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Introduction to ASP.NET Mobile Web Pages

This section of the documentation introduces you to designing ASP.NET mobile Web pages using ASP.NET mobile controls. The mobile controls are built on and extend the technology of the Microsoft .NET Framework.

NoteNote

If you are authoring pages in a language other than English, see Best Practices for Developing World-Ready Applications in the Microsoft ASP.NET documentation.

To create ASP.NET mobile Web pages, you can use Microsoft Visual Studio or you can use a text editor. Visual Studio provides tools for creating mobile Web pages and its code, and for managing the application containing your mobile Web pages.

After you create your mobile pages, you can view them using a browser on a supported device. For more information, see Devices and Platforms Supported by the .NET Compact Framework.

Mobile controls run on the server. They send markup language to the browser; the markup specifies how to display the controls and content in the current form or page.

Each mobile Web page contains at least one form element, indicated by the <mobile:Form> tag. Every mobile control tag must include the runat=server attribute.

Client Script

Like other types of Web pages, mobile Web pages can contain client script for the browser to process. If these scripts refer to specific Web server controls, they must use the identifier emitted in the markup language. These identifiers vary depending on what markup language the device supports. To obtain the exact name of the control, compile the application, browse to the page or form, and view its source markup.

The following code example illustrates a "Hello World" mobile Web page. The example demonstrates using a Form control as a container for a Label mobile control that displays the text "Hello, world!"

<%@ Page Inherits="System.Web.UI.MobileControls.MobilePage" 
   Language="C#" %>
<mobile:Form id=Form1 runat="server">
  <mobile:Label id=Label1 runat="server">
    Hello, world!
  </mobile:Label>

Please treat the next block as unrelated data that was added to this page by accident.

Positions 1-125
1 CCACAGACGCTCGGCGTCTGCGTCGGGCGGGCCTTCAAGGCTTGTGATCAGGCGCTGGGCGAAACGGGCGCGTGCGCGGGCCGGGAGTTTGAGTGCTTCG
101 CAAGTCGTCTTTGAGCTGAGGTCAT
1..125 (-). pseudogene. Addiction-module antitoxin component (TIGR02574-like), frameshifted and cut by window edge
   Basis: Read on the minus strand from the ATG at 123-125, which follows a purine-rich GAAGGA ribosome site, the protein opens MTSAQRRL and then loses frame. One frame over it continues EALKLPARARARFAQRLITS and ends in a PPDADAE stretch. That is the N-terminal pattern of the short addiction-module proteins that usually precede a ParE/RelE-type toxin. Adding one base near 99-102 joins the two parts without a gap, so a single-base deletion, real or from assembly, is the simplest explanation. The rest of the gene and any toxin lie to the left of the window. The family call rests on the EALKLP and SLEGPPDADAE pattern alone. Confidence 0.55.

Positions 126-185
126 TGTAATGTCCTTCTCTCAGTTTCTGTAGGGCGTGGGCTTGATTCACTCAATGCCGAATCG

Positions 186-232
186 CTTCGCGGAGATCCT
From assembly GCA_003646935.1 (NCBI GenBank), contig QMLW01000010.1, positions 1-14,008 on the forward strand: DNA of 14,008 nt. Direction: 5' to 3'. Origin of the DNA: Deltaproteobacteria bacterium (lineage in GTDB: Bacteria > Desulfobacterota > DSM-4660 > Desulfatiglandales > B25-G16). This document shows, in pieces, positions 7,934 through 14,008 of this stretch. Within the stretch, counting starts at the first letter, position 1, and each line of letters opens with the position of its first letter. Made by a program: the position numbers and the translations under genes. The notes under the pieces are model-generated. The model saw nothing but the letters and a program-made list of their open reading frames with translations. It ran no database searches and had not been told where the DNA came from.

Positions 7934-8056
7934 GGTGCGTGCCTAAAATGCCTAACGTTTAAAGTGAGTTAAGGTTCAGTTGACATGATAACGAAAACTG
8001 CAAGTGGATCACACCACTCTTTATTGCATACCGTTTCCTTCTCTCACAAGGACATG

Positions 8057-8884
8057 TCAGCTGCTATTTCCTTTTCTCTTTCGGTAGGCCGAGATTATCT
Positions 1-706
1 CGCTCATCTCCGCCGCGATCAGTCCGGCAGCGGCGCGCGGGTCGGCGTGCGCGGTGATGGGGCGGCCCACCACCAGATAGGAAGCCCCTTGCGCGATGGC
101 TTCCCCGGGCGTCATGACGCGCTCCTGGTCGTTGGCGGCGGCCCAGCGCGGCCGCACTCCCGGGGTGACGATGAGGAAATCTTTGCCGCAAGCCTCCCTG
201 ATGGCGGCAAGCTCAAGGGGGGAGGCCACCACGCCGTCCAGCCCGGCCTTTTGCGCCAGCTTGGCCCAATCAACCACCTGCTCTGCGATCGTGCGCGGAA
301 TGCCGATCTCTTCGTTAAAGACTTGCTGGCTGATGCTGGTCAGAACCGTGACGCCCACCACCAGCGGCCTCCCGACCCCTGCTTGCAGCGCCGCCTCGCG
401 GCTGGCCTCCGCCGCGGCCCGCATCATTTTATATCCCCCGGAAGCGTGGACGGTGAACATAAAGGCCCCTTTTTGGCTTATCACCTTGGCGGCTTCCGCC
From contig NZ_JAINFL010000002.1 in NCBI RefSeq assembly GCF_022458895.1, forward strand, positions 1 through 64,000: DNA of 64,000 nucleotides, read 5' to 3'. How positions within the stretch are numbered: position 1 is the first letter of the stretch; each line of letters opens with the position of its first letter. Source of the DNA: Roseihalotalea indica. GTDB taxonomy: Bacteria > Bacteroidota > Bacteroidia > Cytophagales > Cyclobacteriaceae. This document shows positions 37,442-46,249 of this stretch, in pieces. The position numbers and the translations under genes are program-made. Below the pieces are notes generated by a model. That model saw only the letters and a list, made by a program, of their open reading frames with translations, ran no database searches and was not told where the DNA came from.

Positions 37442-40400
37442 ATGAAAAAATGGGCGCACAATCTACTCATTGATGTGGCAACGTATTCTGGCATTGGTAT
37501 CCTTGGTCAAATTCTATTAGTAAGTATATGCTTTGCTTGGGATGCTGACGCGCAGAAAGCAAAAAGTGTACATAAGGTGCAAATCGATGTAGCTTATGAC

</mobile:Form>

The mobile community is worldwide. The following code example illustrates an international version of "Hello World". In this variation of the preceding example, a List control displays a list of languages as defined in individual <Item> elements. An event handler reads the language selected by a user and then switches to another form. A switch statement is used to display the correct text for the user's selected language.

<%@ Page Language="C#" 
    Inherits="System.Web.UI.MobileControls.MobilePage" %>

<script runat="server">
public void MyEventHandler(Object source, ListCommandEventArgs e)
{
    Selection.Text = "You selected " + e.ListItem.Text;
    ActiveForm = SecondForm;

    switch (e.ListItem.Text)
    {
      case "French":
          Selection.Text = "Bonjour le monde";
          break;

      case "German":
          Selection.Text = "Hallo Welt";
          break;

      case "Italian":
          Selection.Text = "Ciao il mondo";
          break;

      case "Norwegian":
          Selection.Text = "Hei verden";
          break;

      case "Portuguese":
          Selection.Text = "Oi mundo";
          break;

      default:
          Selection.Text = "Hello World";
          break;
   }
}
</script>
<mobile:Form id="ListStuff" runat="server" 
      BackColor="White" ForeColor="#bb7023">
  <mobile:Label runat=server id="label">
    Pick a Language!
  </mobile:Label>
  <mobile:List runat=server id="ListMe" 
      OnItemCommand="MyEventHandler">
    <item Text="English" />
    <item Text="French" />
    <item Text="German" />
    <item Text="Italian" />
    <item Text="Norwegian" />
    <item Text="Portuguese" /> 
  </mobile:List>
</mobile:Form>

<mobile:Form id="SecondForm" runat="server"
    BackColor="White" ForeColor="Green">
  <mobile:Label runat=server>
     Your "Hello World"  Translation
  </mobile:Label>
  <mobile:Label runat=server 
    id="Selection"></mobile:Label>
  <mobile:Link runat=server id="GoBack" 
    NavigateURL="#ListStuff">back</mobile:Link>
</mobile:Form>

Changing the Text Encoding for an International Application

International applications often require you to change the character encoding from the default UTF-8 encoding. To change the text encoding, use the globalization element, as in the following example, which sets the encoding to UTF-16:

<globalization>
  requestEncoding="utf-16"
  responseEncoding="utf-16"
/>

You can set the encoding in either the global Machine.config file, which specifies the encoding for all of your applications, or in the application's Web.config file, which specifies the encoding for only that application.

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